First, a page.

The lineup of the Harvard men’s heavyweight varsity eight this year represents much of the English-speaking world: a coxswain and two oarsmen (including captain Michael DiSanto `12) from the United States; two English oarsmen (including stroke Patrick Lapage ’12), one Australian, one Scotsman, and two brothers from New Zealand, Sam O’Connor ’12 and James O’Connor ’13. Why come halfway around the world to row for Harvard? “There’s a unique and pretty awesome system [in the United States] of college sports,” says James. “Back home, at some point you have to ask yourself, ‘Do I want to row really seriously, or do I want to go to university and study?’ Here, you don’t have to make that choice.”
For the brothers O’Connor, the 9,000-mile voyage seems to have been worthwhile. Sam received his S.B. in engineering sciences in May; James, a psychology concentrator with a secondary field in economics, expects his degree next spring. Sam rowed on the 2010 crew that went 7-1, were Eastern Sprints champions, came fourth at the Intercollegiate Rowing Association (IRA) regatta that decides the national champion, and won the Ladies’ Plate at England’s Henley Royal Regatta. He missed the 2011 season due to injury (he was hit by a car while home for Christmas break), but James pulled an oar that year for the formidable Harvard eight that was undefeated in dual meets, won the Eastern Sprints, took silver at the IRAs, and reached the semifinals in the Ladies’ Plate. This year, rowing together in the varsity, they won the Head of the Charles last fall, enjoyed an undefeated dual-meet season, and were nipped by 0.3 seconds by Brown at the Sprints. Their varsity crews have been undefeated in the Harvard-Yale regatta; the Eli haven’t won the four-mile race in New London since 2007.
They aren’t big athletes: Sam is six feet one and 190 pounds, James six two and around 185. Sam typically rows in the number-four seat, part of the powerful “engine room” that occupies the middle four seats of an eight-man crew. James is a bowman, sitting in the number-one seat, where the thwart is narrower and lighter weight is helpful: “Boats tend to lift up at the bow—you don’t want to sink the bow,” he explains. The all-important balance of the shell is a bit more sensitive there, and with all the other oarsmen in full view, “you can see more of what’s going on,” he notes: the bowman can occasionally report useful observations to his crewmates on what their blades are doing. Sam has no preference as to where he rows—he was at number six for some races this year—and simply mentions, with a grin, “You work pretty hard, and your legs hurt pretty badly, no matter where you sit.”
The brothers grew up in Christchurch, a city of about 375,000 in a country where sheep “outnumber humans eight to one,” according to James. Their mother, Jill, a Pilates maven, coordinates programs at a YMCA; father Peter teaches physics and coaches rowing, soccer, and rugby at Christ’s College, a private school. Older sisters Kristi (who rowed on a national-championship eight in high school), and Becky (an accomplished triathlete) also play sports. Both boys rowed for successful crews during their high-school years and made the New Zealand national junior team. “They saw what the older O’Connor could do,” James explains, “and thought they’d take the little one as well.”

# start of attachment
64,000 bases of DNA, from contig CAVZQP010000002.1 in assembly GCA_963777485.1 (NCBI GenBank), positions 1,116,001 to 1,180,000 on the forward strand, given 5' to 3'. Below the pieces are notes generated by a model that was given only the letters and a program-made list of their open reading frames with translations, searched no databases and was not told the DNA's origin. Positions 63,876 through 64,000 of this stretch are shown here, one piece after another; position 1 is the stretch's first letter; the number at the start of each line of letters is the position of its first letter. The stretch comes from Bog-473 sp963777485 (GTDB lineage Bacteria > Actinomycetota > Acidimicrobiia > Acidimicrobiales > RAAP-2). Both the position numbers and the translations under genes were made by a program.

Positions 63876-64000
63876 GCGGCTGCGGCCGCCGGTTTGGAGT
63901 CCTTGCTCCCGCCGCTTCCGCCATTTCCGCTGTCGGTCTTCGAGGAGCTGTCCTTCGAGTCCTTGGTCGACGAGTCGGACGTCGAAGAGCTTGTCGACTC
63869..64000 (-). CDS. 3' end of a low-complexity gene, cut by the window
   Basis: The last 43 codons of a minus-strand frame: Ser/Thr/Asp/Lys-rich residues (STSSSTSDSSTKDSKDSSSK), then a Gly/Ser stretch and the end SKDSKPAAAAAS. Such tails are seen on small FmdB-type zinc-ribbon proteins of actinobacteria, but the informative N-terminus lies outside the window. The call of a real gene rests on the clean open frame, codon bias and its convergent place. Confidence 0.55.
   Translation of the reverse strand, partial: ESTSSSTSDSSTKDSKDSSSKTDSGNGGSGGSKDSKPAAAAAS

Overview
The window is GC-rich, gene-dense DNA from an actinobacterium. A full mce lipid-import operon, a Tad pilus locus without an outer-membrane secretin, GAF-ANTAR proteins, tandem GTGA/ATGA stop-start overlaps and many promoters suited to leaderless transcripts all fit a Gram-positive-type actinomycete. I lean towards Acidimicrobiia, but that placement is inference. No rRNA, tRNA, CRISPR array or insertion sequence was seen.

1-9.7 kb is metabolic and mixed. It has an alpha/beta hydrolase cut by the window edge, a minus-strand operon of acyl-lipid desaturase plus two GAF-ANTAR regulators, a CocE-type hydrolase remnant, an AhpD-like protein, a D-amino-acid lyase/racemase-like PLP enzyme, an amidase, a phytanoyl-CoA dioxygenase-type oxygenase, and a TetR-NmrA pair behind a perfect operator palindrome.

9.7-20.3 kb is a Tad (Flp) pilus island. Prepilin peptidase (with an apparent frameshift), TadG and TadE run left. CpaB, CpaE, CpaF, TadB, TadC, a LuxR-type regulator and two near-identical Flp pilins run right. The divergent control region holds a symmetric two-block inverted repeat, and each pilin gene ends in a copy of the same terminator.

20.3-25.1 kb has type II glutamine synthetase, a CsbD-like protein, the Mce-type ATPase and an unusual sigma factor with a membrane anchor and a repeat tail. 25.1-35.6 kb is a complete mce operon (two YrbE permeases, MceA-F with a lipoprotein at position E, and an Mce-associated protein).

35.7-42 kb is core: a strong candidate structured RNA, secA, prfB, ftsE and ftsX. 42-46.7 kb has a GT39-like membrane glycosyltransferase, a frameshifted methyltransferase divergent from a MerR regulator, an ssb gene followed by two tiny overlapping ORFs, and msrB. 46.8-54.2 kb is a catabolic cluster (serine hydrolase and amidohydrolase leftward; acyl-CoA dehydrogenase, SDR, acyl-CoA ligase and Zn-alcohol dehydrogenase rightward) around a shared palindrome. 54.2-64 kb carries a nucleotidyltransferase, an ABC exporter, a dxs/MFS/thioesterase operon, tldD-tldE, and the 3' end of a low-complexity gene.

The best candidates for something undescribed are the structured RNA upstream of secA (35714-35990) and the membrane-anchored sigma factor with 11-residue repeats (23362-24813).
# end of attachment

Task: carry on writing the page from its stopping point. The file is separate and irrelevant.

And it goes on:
Both were on the New Zealand eight that won the World Junior Championships at Amsterdam in 2006. Some American coaches were there, though the New Zealand mentors discouraged their athletes from speaking to them—hoping, sensibly enough, to keep their best oarsmen at home. Nonetheless, a rowing coach at Cambridge University, a friend of the O’Connors’ father, put them in touch with then-Harvard freshman coach (now associate head coach) Bill Manning, and both brothers had successful careers rowing in Manning’s freshman boats.
For the most part, the brothers have spent their college summers stateside, going home at Christmas, when it is summer in New Zealand, rather than in the winter months of July and August. After graduation, Sam plans to work in Christchurch over the summer, then study for a master’s degree at Oxford—and, with luck, row in the Oxford-Cambridge Boat Race. James will teach English in Tanzania this summer. Already well traveled, the two young men don’t yet know where they will settle, although their homeland is a definite possibility. Both also have a liking for Australia, a nation that shares, they say, a sporting—if not sibling—rivalry with New Zealand.
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